The United States is seeking to broaden its economic relationship with India, said U.S. Secretary of Commerce John Bryson on a recent trade mission to India. After unleashing market-driven economics in the early 1990s, India’s economy has grown at a rapid rate of about 8 percent a year. This has lifted millions of people out of poverty and has opened the door to ever greater trade with the United States.
U.S. exports to India have grown from less than $4 billion in 2001 to over $21 billion last year. In return, the U.S. received $36 billion in goods from India in 2011. Today, there is a unique opportunity to build on this trade partnership due to India’s plan to invest $1 trillion in infrastructure over the next five years.
The investment relationship between the U.S. and India must be characterized by strong and balanced economic growth, said Commerce Secretary Bryson. Already the bilateral investment relationship between the U.S. and India is stronger, as U.S. investment has grown to over $27 billion across a wide range of sectors, including services, manufacturing, and information technology. At the same time, India is a fast-growing source of direct investment into the United States.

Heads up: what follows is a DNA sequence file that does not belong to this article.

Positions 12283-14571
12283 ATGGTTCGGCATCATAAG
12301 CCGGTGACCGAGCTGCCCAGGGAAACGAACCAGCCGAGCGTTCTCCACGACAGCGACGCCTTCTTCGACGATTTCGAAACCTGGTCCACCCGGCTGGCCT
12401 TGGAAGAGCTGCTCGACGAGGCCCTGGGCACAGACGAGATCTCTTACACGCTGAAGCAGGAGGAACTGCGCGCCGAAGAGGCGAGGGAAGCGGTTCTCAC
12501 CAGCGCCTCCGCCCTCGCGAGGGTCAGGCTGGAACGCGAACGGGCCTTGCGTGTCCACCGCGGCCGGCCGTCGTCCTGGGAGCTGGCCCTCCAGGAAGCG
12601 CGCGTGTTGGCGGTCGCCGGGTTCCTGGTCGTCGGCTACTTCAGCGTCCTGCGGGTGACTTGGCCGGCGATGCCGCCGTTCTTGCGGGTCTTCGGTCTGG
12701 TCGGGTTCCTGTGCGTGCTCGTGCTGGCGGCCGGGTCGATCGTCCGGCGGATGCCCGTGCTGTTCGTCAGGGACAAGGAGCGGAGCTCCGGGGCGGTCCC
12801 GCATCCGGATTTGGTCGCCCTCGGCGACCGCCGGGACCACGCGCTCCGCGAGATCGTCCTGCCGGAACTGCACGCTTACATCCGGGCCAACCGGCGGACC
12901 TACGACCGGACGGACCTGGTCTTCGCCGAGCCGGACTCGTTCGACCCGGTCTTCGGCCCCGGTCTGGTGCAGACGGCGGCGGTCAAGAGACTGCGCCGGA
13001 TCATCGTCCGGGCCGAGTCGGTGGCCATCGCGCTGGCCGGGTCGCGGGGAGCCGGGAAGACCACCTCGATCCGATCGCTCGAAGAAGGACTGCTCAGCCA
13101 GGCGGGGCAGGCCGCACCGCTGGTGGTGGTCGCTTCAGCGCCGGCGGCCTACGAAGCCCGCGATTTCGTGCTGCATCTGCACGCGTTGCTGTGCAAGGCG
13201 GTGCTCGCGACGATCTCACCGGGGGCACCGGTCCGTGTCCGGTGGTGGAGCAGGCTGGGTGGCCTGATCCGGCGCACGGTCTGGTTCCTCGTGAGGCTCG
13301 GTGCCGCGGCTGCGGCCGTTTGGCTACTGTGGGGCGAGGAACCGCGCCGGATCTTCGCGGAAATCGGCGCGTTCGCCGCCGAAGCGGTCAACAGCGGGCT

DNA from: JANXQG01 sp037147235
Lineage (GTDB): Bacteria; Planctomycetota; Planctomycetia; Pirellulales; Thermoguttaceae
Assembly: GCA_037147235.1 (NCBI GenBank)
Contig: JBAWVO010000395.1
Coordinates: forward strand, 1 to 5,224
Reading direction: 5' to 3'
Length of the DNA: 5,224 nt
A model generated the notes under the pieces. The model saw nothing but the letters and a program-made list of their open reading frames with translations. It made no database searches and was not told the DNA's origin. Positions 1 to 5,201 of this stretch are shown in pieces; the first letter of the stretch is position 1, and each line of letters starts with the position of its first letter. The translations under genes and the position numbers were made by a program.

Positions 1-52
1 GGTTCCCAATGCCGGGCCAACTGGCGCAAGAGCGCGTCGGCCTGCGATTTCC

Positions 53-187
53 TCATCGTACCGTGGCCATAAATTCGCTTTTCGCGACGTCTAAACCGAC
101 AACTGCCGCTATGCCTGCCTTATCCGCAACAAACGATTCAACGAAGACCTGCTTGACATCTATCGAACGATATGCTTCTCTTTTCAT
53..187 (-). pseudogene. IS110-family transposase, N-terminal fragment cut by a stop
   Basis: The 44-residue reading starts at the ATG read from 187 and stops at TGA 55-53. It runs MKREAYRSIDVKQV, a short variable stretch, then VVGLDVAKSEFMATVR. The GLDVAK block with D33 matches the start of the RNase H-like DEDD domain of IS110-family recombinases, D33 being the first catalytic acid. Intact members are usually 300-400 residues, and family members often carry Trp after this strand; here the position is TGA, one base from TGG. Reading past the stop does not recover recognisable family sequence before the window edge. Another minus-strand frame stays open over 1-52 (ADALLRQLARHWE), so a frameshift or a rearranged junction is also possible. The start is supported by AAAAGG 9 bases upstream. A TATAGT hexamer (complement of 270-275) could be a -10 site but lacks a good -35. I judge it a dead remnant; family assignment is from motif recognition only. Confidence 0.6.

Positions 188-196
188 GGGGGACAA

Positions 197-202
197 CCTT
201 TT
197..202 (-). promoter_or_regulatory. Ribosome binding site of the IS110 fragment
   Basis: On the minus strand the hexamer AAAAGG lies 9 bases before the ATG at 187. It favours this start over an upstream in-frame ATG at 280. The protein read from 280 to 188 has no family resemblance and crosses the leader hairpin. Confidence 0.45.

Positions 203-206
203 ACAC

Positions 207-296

A case in point is Mumbai-based Tata Chemicals, which last September announced a joint venture with the New Jersey-based company that makes Arm & Hammer products. Together, they are going to make sodium-based chemicals for the purposes of pollution control and more concretely will invest $60 million in a new manufacturing facility.
These investments must increase for the good of both the United States and India. While India’s direct investment in the U.S. is growing quickly, it remains at only about $3 billion.
A new worldwide initiative, SelectUSA, is aimed at encouraging more India-based companies and investors to choose to invest in the United States. SelectUSA serves as an information clearinghouse for CEOs and investors and offers help with delays and obstacles to doing business. The first annual SelectUSA Investment Summit will be held in Washington in the fall.
Together, the United States and India can build one of the world’s strongest business climates, but only if both countries commit to the principles of fairness, openness, transparency and a level playing field.